The Potentially Harmful Effects of Carbon Dioxide (CO2) on Health and Productivity
Carbon Dioxide (CO2) is a colorless and odorless gas that is created in several ways, with the most common being the burning of fossil fuels. However, in an office environment, CO2 mostly occurs as a result of human respiration. Elevated levels of CO2 in indoor environments can have negative impacts on human health and productivity. This is why it is critical for companies to measure indoor CO2 levels and take action to reduce the concentration. In this article, we explore the health and productivity-related issues that unbalanced levels of CO2 can cause, as well as present a technology that can help measure CO2 levels and automate ventilation.
Impact of Elevated CO2 Levels on Human Health and Productivity
Measure C02, TVOC, and PPM using IOT sensors.
Normal concentrations of CO2 are between 250 to 400 parts per million (ppm) outside and typically between 400 and 1,000 ppm for occupied indoor spaces with good air conditioning and ventilation. When indoor environments experience increased levels of CO2 (usually due to poor ventilation), office workers have reported feeling tired, irritable, or having problems concentrating.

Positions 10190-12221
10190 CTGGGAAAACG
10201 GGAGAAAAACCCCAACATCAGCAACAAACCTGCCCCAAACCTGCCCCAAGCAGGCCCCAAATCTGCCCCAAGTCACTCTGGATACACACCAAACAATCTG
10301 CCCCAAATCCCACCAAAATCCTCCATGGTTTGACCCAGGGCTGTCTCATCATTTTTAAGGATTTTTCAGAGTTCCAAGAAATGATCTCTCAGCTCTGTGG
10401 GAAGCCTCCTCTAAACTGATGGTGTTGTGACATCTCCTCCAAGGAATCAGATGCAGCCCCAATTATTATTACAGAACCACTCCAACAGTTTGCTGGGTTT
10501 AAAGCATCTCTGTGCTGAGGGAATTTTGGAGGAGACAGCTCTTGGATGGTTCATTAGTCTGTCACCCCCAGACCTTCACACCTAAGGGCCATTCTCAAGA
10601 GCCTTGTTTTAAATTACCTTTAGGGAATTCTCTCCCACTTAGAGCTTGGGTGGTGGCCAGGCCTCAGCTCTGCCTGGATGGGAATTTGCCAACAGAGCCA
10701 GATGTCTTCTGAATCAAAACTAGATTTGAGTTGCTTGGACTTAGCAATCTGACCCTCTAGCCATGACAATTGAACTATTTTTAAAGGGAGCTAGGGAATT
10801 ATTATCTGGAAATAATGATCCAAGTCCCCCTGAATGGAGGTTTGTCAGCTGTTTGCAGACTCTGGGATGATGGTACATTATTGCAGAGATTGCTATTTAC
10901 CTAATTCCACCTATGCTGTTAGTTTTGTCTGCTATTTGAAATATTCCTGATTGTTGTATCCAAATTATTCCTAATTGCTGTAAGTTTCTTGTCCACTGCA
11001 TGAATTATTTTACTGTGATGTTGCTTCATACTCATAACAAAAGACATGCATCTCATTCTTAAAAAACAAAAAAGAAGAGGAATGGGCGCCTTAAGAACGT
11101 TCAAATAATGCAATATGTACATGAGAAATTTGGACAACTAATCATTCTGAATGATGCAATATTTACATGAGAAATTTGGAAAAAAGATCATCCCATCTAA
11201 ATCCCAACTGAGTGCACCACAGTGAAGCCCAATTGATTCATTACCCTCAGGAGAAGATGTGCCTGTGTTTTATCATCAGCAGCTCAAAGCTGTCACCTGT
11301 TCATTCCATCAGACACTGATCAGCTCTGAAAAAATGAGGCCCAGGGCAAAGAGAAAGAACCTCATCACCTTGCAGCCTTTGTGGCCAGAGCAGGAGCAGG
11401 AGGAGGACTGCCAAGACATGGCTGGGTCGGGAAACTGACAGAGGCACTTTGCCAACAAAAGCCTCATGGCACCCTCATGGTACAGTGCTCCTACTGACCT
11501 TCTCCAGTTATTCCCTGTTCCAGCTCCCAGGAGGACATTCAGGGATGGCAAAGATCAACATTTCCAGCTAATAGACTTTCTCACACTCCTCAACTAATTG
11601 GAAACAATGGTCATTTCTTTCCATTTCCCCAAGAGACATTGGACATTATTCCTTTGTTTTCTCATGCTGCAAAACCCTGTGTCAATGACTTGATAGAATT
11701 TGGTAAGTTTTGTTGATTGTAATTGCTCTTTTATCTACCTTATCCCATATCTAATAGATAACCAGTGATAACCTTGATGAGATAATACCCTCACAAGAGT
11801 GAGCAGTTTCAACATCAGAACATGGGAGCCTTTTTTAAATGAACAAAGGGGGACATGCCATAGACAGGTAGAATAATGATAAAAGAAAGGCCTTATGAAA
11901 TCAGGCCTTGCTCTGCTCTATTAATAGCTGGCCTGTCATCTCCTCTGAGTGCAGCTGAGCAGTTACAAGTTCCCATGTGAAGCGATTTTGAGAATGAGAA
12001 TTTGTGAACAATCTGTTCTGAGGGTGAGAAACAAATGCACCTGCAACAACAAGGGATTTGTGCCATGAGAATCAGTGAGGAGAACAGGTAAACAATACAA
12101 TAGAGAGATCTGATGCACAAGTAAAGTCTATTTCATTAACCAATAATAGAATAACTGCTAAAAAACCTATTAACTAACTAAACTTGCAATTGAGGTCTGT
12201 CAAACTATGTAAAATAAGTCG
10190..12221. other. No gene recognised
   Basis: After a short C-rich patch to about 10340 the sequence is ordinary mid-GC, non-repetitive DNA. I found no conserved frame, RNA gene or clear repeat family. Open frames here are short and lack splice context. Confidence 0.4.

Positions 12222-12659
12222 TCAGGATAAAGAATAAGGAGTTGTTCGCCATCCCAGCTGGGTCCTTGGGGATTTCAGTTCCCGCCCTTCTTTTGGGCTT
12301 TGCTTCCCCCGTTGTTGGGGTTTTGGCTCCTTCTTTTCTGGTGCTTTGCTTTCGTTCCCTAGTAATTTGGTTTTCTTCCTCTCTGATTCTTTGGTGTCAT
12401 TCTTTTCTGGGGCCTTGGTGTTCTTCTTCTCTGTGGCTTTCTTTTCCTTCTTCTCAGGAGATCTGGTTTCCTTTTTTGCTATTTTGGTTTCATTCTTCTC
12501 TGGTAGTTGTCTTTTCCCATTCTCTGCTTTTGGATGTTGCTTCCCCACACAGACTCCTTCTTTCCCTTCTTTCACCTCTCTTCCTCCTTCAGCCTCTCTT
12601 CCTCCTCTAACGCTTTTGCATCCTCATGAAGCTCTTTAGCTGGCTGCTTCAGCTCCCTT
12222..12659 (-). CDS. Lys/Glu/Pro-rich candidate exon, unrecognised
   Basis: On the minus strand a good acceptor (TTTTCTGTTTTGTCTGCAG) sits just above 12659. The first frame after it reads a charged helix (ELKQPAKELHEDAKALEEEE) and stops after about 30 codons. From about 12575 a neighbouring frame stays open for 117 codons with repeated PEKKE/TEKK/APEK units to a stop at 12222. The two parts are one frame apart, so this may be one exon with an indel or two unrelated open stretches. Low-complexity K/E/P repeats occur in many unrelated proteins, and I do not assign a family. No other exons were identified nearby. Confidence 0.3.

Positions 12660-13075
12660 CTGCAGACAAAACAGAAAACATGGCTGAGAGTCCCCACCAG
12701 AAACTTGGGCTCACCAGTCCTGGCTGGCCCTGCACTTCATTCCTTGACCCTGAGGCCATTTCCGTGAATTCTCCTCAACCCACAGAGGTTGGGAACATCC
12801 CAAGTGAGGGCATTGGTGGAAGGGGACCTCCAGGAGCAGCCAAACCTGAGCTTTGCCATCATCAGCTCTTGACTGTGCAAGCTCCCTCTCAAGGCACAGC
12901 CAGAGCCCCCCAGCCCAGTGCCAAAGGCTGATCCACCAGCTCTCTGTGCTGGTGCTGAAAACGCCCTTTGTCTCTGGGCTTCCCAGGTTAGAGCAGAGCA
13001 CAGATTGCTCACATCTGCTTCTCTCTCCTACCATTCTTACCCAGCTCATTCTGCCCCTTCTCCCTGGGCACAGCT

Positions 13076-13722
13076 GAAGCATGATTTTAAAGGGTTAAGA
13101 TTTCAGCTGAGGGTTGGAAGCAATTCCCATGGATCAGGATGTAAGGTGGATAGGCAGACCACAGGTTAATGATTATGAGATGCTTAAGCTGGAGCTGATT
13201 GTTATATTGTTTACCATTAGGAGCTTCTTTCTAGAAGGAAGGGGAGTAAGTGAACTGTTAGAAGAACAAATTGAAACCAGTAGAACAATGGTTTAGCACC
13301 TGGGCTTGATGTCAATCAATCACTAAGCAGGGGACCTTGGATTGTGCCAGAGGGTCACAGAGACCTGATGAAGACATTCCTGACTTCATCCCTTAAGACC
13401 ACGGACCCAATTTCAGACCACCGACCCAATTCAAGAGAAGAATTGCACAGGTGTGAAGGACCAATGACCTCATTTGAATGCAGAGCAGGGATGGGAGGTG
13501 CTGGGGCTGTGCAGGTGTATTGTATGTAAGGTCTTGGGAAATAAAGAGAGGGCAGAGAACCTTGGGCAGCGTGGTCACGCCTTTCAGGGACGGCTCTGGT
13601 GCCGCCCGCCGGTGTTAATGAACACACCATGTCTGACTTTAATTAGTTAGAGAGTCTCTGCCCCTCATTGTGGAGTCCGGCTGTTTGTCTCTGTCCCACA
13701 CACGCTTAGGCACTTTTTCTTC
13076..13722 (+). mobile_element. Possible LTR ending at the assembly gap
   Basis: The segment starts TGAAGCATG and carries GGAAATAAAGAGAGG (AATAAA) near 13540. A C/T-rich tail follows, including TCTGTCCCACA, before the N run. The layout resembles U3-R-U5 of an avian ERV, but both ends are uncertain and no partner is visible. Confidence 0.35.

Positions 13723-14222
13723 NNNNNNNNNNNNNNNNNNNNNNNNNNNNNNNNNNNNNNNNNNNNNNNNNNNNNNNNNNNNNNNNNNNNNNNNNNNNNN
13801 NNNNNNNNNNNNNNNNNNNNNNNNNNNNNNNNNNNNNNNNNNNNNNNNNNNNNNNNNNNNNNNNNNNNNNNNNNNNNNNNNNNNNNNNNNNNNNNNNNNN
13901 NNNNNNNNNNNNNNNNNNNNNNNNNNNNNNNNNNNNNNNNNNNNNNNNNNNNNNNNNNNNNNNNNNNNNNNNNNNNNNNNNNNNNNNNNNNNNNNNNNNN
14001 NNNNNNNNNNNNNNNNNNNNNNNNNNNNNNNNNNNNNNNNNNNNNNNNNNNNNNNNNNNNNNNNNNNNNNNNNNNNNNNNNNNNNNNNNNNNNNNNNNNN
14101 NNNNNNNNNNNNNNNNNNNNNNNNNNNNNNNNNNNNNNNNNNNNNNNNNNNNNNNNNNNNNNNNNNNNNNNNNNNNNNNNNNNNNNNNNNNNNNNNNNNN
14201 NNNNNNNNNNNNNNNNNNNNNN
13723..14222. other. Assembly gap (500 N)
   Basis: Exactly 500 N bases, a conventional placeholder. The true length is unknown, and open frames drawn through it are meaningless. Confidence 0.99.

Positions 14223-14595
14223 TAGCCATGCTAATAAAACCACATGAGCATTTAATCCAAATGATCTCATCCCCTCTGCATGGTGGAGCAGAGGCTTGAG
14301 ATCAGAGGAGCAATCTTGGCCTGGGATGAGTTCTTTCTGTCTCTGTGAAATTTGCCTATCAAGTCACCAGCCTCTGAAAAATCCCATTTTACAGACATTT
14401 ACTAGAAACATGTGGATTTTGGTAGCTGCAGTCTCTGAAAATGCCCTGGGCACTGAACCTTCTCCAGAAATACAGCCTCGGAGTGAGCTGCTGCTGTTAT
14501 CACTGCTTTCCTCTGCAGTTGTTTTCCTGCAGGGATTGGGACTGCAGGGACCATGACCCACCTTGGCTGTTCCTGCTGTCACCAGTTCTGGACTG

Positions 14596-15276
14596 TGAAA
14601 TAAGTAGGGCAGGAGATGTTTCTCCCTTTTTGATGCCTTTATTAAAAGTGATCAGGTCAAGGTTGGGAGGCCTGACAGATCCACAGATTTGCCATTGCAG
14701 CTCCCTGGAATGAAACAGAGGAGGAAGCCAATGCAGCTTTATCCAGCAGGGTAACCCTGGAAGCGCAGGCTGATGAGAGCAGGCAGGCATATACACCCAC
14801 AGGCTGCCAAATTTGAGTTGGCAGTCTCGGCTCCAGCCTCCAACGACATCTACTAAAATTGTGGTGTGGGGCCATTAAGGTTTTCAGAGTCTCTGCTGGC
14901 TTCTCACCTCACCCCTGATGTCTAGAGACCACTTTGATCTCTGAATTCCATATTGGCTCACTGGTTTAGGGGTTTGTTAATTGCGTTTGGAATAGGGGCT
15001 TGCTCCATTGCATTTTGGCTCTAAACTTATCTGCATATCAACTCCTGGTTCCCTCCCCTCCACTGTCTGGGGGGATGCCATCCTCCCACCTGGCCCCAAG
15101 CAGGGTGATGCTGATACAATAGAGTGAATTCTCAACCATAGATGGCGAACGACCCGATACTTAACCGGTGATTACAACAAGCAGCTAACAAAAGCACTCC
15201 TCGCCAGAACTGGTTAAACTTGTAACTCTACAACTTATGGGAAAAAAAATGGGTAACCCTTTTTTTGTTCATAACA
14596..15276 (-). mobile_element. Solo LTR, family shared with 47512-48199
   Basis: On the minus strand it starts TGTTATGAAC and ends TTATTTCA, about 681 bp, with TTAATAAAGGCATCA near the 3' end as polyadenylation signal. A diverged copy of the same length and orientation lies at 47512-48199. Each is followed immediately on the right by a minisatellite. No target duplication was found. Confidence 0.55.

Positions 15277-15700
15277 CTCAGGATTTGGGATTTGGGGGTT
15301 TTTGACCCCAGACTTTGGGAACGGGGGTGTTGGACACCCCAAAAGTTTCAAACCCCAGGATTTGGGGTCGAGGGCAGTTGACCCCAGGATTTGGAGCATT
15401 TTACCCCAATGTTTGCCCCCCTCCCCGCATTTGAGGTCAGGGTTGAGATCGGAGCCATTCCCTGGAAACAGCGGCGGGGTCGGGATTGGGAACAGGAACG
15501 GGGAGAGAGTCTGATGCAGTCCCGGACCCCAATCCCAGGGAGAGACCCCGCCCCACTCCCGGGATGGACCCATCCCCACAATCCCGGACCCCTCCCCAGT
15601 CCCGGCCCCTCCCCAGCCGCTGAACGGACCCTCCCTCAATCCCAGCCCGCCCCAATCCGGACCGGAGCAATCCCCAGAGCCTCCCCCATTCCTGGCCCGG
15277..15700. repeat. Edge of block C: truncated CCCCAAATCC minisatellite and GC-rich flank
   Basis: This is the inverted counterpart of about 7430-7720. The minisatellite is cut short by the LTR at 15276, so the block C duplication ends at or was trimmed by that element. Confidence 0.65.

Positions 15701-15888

Studies into human reactions to elevated concentrations of CO2 have found that CO2 concentrations between 2,000 and 5,000 ppm can cause headaches, sleepiness, poor concentration, increased heart rate, and slight nausea. CO2 concentrations above 40,000 ppm can lead to serious oxygen deprivation and even death. Another study found that workers were able to work up to 60% faster in lower CO2 concentrations, and that high CO2 levels can cause offices to feel stuffy, leading to poor decision-making, slower reaction times, and increased tiredness among employees.
Using CO2 Sensors to Monitor and Control Building Ventilation
To reduce elevated levels of CO2 as quickly and efficiently as possible, existing building management systems (BMS) and heating, ventilation, and air-conditioning (HVAC) solutions are often not sufficiently flexible or granular. The most cost-efficient way to achieve optimal indoor environmental conditions is to use Internet of Things (IoT) based CO2 sensors, in combination with a BMS and remotely manageable HVAC and ventilation systems.
This solution is suitable for both new “smart” buildings and older offices that can be retrofitted with new technology. Accurate and effective monitoring is particularly important for older constructions, as newer buildings are usually built with efficiency and employee well-being in mind. The data generated from CO2 sensors can be